WATCH: How this CA prep startup built a 75pc success rate for one of the toughest competitive exams
In a video interview with YourStory, Founder Sriram Somayajula dispels the misconceptions surrounding CA exams and tells us about the success story of his CA prep startup, IndigoLearn.Sutrishna Ghosh
When you think of accounting, finance, management, and economics, the first words that most likely come to mind are theoretical, boring, conceptual, and complex. But Hyderabad-based edtech startup IndigoLearn aims to change all that.
Founded in early 2017, it combines animation with advanced teaching tactics on a digital platform that is accessible to everyone aspiring to crack what’s considered one of the toughest competitive examinations: chartered accountancy.
Watch IndigoLearn Co-founder Sriram Somayajula in conversation with YourStory here:
“IndigoLearn was born out of our experience of interacting with fresh chartered accountants and young graduates. There has always been a gap in reality versus expectations, and we wanted to impart some conceptual knowledge to these CA aspirants,” says Sriram Somayajula, who co-founded the CA prep startup with Sathya Raghu, Suraj Lakhotia, Sarat Velumuri, and the visual effects team from Thunder Studios.
Launched with an initial investment of Rs 45 lakh, the bootstrapped startup went on to raise Rs 85 lakh as part of a seed investment round in April 2018. In January 2019, IndigoLearn raised an additional seed round, garnering Rs 94 lakh in investment.
However, chartered accountancy is not a niche field, and there are quite a few players catering to CA aspirants. Some of them, in fact, are fairly old, having been in the field for decades.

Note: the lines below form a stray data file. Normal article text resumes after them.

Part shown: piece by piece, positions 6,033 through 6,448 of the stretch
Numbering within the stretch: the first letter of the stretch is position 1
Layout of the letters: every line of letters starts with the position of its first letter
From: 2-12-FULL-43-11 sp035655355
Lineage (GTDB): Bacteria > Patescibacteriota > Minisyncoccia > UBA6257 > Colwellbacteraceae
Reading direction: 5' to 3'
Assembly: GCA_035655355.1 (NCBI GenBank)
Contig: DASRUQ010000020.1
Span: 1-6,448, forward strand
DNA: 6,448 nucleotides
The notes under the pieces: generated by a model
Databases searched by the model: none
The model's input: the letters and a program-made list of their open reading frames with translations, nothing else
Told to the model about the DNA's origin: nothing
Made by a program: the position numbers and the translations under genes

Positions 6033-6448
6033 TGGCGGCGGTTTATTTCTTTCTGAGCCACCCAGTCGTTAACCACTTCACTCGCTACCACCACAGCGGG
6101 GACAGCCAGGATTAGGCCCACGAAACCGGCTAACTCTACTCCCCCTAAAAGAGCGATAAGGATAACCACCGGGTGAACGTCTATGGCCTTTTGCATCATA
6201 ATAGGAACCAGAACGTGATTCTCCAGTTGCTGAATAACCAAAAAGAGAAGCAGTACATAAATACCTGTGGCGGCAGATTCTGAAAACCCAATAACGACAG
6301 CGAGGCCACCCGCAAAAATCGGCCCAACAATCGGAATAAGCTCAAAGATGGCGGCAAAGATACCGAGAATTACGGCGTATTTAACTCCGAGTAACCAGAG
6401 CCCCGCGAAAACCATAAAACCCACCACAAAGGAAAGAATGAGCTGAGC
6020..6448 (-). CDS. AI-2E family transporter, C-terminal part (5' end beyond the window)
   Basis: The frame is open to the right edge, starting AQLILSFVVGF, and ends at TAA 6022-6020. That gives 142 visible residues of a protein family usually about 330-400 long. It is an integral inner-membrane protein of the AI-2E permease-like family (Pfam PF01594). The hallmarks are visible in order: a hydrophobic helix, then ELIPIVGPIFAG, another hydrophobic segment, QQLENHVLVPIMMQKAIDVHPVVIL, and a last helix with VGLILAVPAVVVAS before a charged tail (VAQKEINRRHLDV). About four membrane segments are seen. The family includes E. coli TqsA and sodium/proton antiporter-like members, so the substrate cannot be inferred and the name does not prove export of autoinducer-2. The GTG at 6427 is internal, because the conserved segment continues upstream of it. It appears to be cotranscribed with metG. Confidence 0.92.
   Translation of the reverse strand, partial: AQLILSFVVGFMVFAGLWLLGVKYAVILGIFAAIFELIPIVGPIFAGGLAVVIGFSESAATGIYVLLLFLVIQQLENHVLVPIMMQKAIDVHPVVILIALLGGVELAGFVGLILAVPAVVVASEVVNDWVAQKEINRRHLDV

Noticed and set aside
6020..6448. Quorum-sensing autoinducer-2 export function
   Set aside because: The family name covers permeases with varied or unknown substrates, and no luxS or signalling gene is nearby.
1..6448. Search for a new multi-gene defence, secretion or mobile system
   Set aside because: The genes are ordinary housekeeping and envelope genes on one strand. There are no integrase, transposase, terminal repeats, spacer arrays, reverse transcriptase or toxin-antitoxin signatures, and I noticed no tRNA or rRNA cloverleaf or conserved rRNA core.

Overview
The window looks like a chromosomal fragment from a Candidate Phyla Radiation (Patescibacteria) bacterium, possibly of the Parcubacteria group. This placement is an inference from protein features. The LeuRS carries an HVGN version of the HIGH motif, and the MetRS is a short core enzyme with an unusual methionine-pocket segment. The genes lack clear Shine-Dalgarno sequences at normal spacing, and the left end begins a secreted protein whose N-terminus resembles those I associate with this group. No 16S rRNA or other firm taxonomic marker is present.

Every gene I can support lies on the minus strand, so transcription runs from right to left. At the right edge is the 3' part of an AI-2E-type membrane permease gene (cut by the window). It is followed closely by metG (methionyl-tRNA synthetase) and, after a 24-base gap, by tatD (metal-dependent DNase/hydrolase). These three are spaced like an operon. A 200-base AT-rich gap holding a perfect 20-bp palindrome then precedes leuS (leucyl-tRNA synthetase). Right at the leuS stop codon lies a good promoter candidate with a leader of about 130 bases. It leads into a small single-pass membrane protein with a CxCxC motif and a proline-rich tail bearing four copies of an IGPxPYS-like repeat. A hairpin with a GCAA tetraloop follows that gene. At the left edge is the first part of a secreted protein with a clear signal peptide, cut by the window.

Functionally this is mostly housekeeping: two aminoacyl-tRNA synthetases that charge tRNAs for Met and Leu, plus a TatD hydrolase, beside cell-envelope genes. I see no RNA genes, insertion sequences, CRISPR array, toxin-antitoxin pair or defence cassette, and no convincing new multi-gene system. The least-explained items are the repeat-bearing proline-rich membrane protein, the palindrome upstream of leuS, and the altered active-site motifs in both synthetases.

“What we do – and we do it very uniquely and very differently – is that we fuse a lot of animation and fun together. We actually work a lot on pedagogy, and the way we teach students to make the whole learning experience very interesting,” Sriram explains.
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Storify, gamify, and then deep dive – the learning process
The pedagogy sets IndigoLearn apart as instead of going the theoretical way, Sriram says they storify the learning process.
“Compared to a traditional coaching class or a school, where the concept or bookish definition is taught first, we approach teaching the other way round. Usually, someone will explain the definition and then giving various example; we flip this. We take a real-life story and explain the concept in that real-life story and then go deeper into the concept, theories, and related aspects to simplify the whole thing,” he adds.
The reason behind this approach is that when a student begins with a lot of text and concepts, they find it difficult to relate the learning with real-life, practical implementations.
“So our approach is storify, then get into the concept, then gamify, and finally deep dive into how a particular subject or concept is useful for you,” Sriram explains.
Currently, IndigoLearn’s offering includes an entire gamut of courses for CA Foundation, the first stage of the chartered accountancy examinations. While they have courses for CA intermediate (or CA inter, the second level of the examination) and CA final too, Sriram says they will soon be adding more course material for these on the platform.